We recently interviewed Nick Brandt about his new book of fine-art photographs from East Africa, and how his photographic work led to the creation of Big Life, his foundation, which protects elephants and other wildlife from poachers across a two million acre swath of land in the Amboseli ecosystem.
Brandt’s photographs and commitment to conservation speak for themselves. In the past week his work has appeared on websites like Huffington Post, ABC News, Grist, Gizmodo, The Verge and several others.
Yet the majority of the coverage of Brandt’s new work hasn’t focused on the animals killed by poachers; instead writers and editors have keyed on the images in his book showing birds and bats that died in—and were calcified by—a caustic lake in Tanzania. While those images of birds that look strangely alive in death have generated fascination and thousands of comments across various sites, Brandt’s conservation message of has gone largely unremarked both by the media outlets and their audiences.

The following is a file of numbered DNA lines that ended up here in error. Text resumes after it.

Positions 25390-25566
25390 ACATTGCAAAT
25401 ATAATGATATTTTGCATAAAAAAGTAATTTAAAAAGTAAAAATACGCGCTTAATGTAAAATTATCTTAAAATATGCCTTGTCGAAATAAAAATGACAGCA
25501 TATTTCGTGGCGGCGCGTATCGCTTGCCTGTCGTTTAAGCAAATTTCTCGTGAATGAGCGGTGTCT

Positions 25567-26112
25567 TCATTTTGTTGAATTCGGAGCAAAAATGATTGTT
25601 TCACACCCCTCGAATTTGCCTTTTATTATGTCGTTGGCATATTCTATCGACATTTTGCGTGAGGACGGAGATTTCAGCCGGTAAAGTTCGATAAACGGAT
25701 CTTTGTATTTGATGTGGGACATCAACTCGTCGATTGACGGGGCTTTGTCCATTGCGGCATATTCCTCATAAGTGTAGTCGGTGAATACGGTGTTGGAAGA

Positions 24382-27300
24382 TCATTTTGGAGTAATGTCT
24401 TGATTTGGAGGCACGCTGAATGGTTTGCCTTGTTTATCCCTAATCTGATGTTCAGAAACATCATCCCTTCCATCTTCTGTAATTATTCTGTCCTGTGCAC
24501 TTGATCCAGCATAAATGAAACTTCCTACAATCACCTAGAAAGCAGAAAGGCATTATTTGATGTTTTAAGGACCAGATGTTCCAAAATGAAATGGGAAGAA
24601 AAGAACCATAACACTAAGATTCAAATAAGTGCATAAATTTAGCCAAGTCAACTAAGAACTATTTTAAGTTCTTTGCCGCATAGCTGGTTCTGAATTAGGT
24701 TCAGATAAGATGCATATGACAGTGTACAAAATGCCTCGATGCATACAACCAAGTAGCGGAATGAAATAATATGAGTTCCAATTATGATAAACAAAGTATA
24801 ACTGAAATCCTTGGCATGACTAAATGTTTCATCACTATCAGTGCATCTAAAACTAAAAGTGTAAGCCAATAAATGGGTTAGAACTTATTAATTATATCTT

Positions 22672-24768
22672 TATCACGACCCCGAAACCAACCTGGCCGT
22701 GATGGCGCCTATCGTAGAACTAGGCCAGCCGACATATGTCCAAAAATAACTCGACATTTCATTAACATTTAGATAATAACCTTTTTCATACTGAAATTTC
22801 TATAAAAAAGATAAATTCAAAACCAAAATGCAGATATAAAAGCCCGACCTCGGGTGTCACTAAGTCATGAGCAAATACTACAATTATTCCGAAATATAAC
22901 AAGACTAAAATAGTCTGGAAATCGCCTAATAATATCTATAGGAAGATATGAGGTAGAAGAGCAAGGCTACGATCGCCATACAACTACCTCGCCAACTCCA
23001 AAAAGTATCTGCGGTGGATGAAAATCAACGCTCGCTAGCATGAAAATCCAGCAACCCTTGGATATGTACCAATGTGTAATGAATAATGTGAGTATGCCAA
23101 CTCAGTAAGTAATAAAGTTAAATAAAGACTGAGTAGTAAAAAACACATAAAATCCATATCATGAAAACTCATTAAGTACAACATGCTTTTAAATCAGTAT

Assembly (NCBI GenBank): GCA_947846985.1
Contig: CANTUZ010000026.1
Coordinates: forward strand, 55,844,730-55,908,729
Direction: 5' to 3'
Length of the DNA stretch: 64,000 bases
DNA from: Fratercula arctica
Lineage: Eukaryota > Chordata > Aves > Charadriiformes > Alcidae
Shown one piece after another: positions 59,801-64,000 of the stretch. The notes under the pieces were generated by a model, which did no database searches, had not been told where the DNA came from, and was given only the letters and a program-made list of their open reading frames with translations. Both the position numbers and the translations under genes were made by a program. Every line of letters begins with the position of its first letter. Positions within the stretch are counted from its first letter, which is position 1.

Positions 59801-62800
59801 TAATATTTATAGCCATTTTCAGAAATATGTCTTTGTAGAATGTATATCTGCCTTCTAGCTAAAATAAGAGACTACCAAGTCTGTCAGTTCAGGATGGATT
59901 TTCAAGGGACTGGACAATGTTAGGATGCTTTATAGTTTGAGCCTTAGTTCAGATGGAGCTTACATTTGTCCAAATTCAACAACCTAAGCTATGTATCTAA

“Media only wanted to cover the calcifieds, not anything related to conservation.” Brandt told PDN via email. “I tried to persuade some to expand their coverage from just the calcifieds, but in all but two instances failed—the calcifieds were the story du jour. Elephants and lions being annihilated across Africa seemed to be met with a cyber-‘whatever’ on the whole.” (more…)